FIG. 21 is a cross-sectional view of a cylindrical object with complex geometries of separate cooling passages fabricated into the component. The view depicts an cylindrical shape 286 with multiple independent loops of cooling passages 288 and a plurality of cooling channels 289 having a common reservoir. A plurality of cooling passages 288, 289 can be incorporated for separate cooling media.
FIG. 22 is a perspective view of a solid, curved object 290 having the cooling passages 292 following the contour of the outer shape of the object 290. A person of ordinary skill in the art will appreciate that cooling passages 292 of very complex geometry can be incorporated into an arbitrarily curved shape 290. The method of the present invention, however, is not limited to heat exchanger technology in solid bodies.
FIG. 23 is a perspective view of an airfoil shape 300, such as a turbine blade, with cooling channels fabricated integrally within the airfoil. The figure illustrates incorporation of cooling channels 302 into an irregular, arbitrary shape having length, twist and curvature. The advantage of fabrication with the present invention over extruded shapes which can only have a constant cross-section should be clear.
8. Smart Substrates for Reduced Fabrication Time
The present invention is clearly useful for construction of articles with internal spaces which cannot be reached easily from the surfaces of the article for machining. Of course, there is no point in fabricating a portion of an article which can be made by using conventional means effectively. But certain “smart” substrates can be made by deposition, used as a starting point for manufacturing the whole article and can become part of the final structure. FIG. 24 is a perspective view of such a substrate 310 a in which the outside envelope 312 and inside cavities 314 have been partially constructed by deposition using methods already described above. In FIG. 25, the upper surfaces 316 of the substrate 310 b have been approximately three-quarters deposited. FIG. 26 reveals the completed substrate 310, before any additional, conventional machining.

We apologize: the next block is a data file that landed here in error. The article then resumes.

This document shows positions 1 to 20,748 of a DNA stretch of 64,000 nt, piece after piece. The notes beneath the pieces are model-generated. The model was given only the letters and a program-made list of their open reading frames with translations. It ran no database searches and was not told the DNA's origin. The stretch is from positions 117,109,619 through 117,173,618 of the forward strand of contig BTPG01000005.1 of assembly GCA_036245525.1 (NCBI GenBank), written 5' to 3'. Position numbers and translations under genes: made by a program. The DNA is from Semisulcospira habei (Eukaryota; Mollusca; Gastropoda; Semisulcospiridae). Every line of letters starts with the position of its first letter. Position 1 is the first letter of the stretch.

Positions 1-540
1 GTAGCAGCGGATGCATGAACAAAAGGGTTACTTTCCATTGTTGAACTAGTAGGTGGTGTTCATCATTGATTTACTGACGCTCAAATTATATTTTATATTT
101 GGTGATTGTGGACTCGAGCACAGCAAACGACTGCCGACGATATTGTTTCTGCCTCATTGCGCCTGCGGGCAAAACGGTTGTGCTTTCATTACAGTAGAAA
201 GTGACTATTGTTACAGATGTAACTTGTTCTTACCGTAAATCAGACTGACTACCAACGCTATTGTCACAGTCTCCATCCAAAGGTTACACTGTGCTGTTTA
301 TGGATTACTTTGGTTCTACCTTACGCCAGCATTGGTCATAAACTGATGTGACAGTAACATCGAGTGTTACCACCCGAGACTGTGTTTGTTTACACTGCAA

Yet another embodiment of “smart” substrate is revealed in the thermal management structure of FIG. 26a. The lattice structure 318 is an embedded structure in which the volume of deposited material is minimized but the design offers sufficient support for many different applications. This structure allows the tubular structure 319 between the surfaces 320 to be flooded with a liquid or gas medium providing good energy-transfer efficiency between the surface 320 and the tubular structure 319. Such a device for providing thermal management of surfaces 320 allows an end user to control temperatures of the structure at a surface 320.
In FIGS. 26b and 26 c, another structure 322 is illustrated in which thermal management structures are embedded beneath the surface 323 using the DMD process. This structure 322, shows particularly a tool for plastic injection molding in which the cooling channels 324 within the structure 322 conform to the shape of the molding surface 325. Unlike the finned structures shown in FIGS. 17 through 23, The channels here have a circular cross-section. Further enhancing the ability to control the temperature of a structure at its surface, cooling structures can alternatively comprise embedded materials of different thermal conductivity from the surface material. For example, copper can be used as an embedded material of high thermal conductivity.
9. Fabricating Unsupported Structures